With that disclaimer, I thought I'd share some of my favorite fictional love stories, and what makes them GOOD love stories, and some of my least favorite fictional love stories, and what makes them NOT good love stories. Some cliche (imagine the little accent mark on the e, por favor), some perhaps not. Consider them profiles for you to peruse when deciding on your next fictional story date. Here we go, in no particular order:
The movie 500 Days of Summer (2009, Joseph Gordon-Levitt and Zooey Deschanel)
Love story? GOOD (and a little NOT SO GOOD, but in a good way).
Why? REALISM. (Sorry if the caps lock bothers anyone.) Tom immediately falls for summer. He wants commitment. For once it's not the girl begging for a ring. She doesn't know what she wants--except that it's probably not Tom, and she's quite up front about it. This movie has great scenes, great tension (something Thursday mentioned), great quotes, and a great lesson...and not an entirely sad ending, either. (The NOT SO GOOD part is added as a qualifier because my guyfriends think Summer is the spawn of Satan and whatnot. The ladies disagree.)
The movie Mean Girls (2004, Lindsay Lohan and Rachel McAdams)
Love story? NOT SO GOOD.
Don't get me wrong. I love this movie. So. Much. But the love story always bothered me. Why? Cady never questioned the quick turnaround from Regina to her. I mean, the guy went back to Regina after dating her once (a warning sign in itself). Who dates someone like that...twice? Not a normal, healthy-minded potential boyfriend.
Though it was funny, so...whatever.
The book I just read: The Name of the Star (Maureen Johnson, 2011)
Love story? NOT SO GOOD.
Just like with Mean Girls, I LOVED THIS BOOK. So much. It kept me up til 2 am...just finishing. Then another three hours shaking under the covers. Because it actually scared me. Such a rarity. In a good way. Anyway. It's quite amazing that I liked this book so much because, in the back of my mind, I found the love story lacking. I wanted to know more about Jerome and Rory's relationship, but among all the other things going on I couldn't muster up the emotions to care that much. When the scenes focused on Jerome all I could think was, what are you doing? Serial killer! Out there! Focus! (This segues into a story tip: it's always nice when the love story also goes hand-in-hand with the story story. Then it all ties together and adds suspense and et cetera.)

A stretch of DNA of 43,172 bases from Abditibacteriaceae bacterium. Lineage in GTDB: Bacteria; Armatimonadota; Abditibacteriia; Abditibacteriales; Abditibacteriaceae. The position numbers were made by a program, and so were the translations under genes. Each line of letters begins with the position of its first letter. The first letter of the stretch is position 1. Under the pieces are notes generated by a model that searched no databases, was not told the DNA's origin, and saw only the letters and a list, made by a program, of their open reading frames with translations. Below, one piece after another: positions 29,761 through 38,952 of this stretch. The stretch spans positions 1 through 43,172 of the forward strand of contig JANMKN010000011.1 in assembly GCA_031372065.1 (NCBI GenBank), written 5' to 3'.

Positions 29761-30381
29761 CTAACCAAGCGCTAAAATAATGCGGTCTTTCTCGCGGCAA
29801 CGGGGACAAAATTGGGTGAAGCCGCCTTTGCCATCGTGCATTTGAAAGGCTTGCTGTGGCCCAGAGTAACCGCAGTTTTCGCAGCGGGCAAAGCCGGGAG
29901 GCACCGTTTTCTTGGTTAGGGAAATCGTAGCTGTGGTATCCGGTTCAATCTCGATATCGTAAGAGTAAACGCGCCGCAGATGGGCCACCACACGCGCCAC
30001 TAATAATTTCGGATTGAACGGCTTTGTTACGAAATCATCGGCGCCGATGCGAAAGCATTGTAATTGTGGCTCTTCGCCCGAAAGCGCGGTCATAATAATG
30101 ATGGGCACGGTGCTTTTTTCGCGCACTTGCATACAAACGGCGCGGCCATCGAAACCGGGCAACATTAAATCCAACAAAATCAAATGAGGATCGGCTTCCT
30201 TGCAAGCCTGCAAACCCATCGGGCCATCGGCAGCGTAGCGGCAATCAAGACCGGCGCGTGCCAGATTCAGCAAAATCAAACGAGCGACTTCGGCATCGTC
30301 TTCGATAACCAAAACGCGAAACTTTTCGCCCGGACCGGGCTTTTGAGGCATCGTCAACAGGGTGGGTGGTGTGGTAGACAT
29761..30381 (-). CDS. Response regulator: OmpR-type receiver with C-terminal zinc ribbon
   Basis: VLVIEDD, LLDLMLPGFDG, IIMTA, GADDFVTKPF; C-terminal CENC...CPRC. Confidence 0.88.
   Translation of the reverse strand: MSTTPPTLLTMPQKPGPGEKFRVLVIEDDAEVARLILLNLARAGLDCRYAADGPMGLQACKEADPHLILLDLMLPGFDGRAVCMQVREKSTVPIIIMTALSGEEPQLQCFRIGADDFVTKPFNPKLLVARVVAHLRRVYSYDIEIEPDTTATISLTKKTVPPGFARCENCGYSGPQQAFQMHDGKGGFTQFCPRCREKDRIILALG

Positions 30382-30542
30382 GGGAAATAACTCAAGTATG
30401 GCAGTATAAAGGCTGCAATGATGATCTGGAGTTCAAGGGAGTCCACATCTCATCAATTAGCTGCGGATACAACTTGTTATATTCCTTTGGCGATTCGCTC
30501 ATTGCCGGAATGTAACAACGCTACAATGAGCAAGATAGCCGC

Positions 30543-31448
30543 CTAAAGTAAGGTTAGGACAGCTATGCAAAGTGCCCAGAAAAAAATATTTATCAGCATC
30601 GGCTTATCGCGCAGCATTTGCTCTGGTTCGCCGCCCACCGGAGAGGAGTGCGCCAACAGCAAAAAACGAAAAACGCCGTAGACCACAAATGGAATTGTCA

The movie Titanic (1997, do I even need to name the actor?)
Love story? GOOD.
Why? It pulls you in. And yes, while the lines border on cheesy, this movie also set the precedent for cheesy. "Draw me like one of your French girls." "You jump, I jump, remember?" Not to mention the glamour of the ship, the always intriguing clash of the classes, oh, and the horribly sad ending. That's what defines the movie, really. So if this is your story-date, bring tissues as the wingman.
The Hunger Games series (Suzanne Collins, 2008, 2009, 2010)
Love story? GOOD (first book), NOT SO GOOD (overall).
Why? Re: first book, because it added a twist to the already twisty plot. And at the end of the book, the love story was what led me to Catching Fire. At that point I wasn't so interested in the rest. Peeta was sweet. His character really grew throughout the book, a development that make me really like his character as well as the relationship he had with Katniss.
Re: overall .......have you read Mockingjay?..........
Okay! What stories would you add to the mix? (Both good and bad!)